Inconsistent chatter from a Sacramento-based 'Sconi attorney.

Wednesday, June 29, 2005

Anti-Kyoto Treaty

If you ever wanted to know why the U.S. did not join the Kyoto Treaty on the reduction of greenhouse gases, here is a great post by Todd Zywicki, of an article by Robert Samuelson. Best part:

Europe is the citadel of hypocrisy. Considering Europeans' contempt for the United States and George Bush for not embracing the Kyoto Protocol, you'd expect that they would have made major reductions in greenhouse gas emissions -- the purpose of Kyoto. Well, not exactly. From 1990 (Kyoto's base year for measuring changes) to 2002, global emissions of carbon dioxide (CO2), the main greenhouse gas, increased 16.4 percent, reports the International Energy Agency. The U.S. increase was 16.7 percent, and most of Europe hasn't done much better.

Here are some IEA estimates of the increases: France, 6.9 percent; Italy, 8.3 percent; Greece, 28.2 percent; Ireland, 40.3 percent; the Netherlands, 13.2 percent; Portugal, 59 percent; Spain, 46.9 percent. It's true that Germany (down 13.3 percent) and Britain (a 5.5 percent decline) have made big reductions. But their cuts had nothing to do with Kyoto. After reunification in 1990, Germany closed many inefficient coal-fired plants in eastern Germany; that was a huge one-time saving. In Britain, the government had earlier decided to shift electric utilities from coal (high CO2 emissions) to plentiful natural gas (lower CO2 emissions).

On their present courses, many European countries will miss their Kyoto targets for 2008-2012. To reduce emissions significantly, Europeans would have to suppress driving and electricity use; that would depress economic growth and fan popular discontent. It won't happen. Political leaders everywhere deplore global warming -- and then do little. Except for Eastern European nations, where dirty factories have been shuttered, few countries have cut emissions. Since 1990 Canada's emissions are up 23.6 percent; Japan's, 18.9 percent.

It is all a big game, and the prize is always the almighty $. Why and How? Competitive advantage:

Kyoto is nominally an environmental treaty--although the effect on global warming is thought to be very small, perhaps on the order of a reduction in temperature of 0.15 degrees C in 2100, or putting off the same warming trend by 6 years. But once you look into the details of the treaty, at this point it seems clear that its primary purpose as drafted (and why Europe is so keen on ratification by the U.S.) is economic, and, in particular, for Europe to gain economic advantages versus the United States.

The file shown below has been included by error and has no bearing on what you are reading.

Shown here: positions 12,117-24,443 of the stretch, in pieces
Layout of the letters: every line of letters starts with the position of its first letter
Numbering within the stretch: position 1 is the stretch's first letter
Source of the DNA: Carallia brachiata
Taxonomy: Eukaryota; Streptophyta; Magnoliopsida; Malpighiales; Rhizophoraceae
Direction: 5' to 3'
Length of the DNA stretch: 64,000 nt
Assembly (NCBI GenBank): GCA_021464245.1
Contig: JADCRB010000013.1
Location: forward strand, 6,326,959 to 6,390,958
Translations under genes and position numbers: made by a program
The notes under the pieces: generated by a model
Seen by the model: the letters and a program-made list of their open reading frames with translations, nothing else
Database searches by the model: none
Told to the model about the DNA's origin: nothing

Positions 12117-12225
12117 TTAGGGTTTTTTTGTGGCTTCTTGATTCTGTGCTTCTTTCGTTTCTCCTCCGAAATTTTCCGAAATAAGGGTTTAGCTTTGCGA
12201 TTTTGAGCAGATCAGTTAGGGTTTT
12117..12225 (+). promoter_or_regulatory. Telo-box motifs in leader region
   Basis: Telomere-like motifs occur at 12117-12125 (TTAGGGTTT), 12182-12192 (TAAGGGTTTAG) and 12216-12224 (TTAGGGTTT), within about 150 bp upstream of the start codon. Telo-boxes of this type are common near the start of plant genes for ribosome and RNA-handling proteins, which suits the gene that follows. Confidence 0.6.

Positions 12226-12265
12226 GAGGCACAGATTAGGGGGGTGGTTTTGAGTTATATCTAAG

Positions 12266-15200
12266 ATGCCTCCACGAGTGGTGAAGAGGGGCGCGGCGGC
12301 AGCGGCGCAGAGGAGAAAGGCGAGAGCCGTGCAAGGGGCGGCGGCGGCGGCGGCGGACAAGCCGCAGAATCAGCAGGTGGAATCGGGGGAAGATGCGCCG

Many scholars have discussed the costs that the United States would incur in order to achieve these modest results. But there is an additional cost that is often ignored--the rent-seeking costs of self-interested actors using collective decision making processes to redistribute wealth to themselves.

Collective action, whether by national or international bodies, has both benefits and costs. The potential benefit is that the jurisdiction of the regulatory body can match up more closely with the scope of the problem to be regulated. The problem is that any collective decision-making process is subject to rent-seeking, meaning that well-organized interest groups can travel under the banner of the regulatory body in order to tap into others' pockets in order to enrich themselves. It has been long recognized that within the United States alone, environmental regulation has been used by rust belt states to impose competitive disadvantages on growing states in the South and West through a variety of regulations that disproportionately impact new businesses in less-developed regions of the country.

As Bruce Yandle has observed, rent-seeking explains many of the details of Kyoto, which have little to do with environmental improvement and much to do with economic advantage (including such seemingly mundane issues of the choice of 1990 as the baseline for emissions targets). Yandle notes that these rent-seeking pressures are reflected in a variety of provisions in the treaty that would provide European countries with competitive economic advantages versus the United States. In other words, its not just that the costs of the treaty may exceed the benefits, the treaty is written in such a manner that the costs will be larger for the United States relative to Europe, giving Europe a comparative economic advantage.

Moreover, this assumes that both the U.S. and Europe are equally committed to complying with the treaty. In fact, one reason the United States has probably been reluctant to enter into Kyoto is because it would probably actually abide by its terms, unlike the Europeans. As Samuelson suggests, the "sophisticated" Europeans by contrast, probably do not intended to comply with Kyoto, and it is questionable whether they ever intended to meet their targets from the very beginning.

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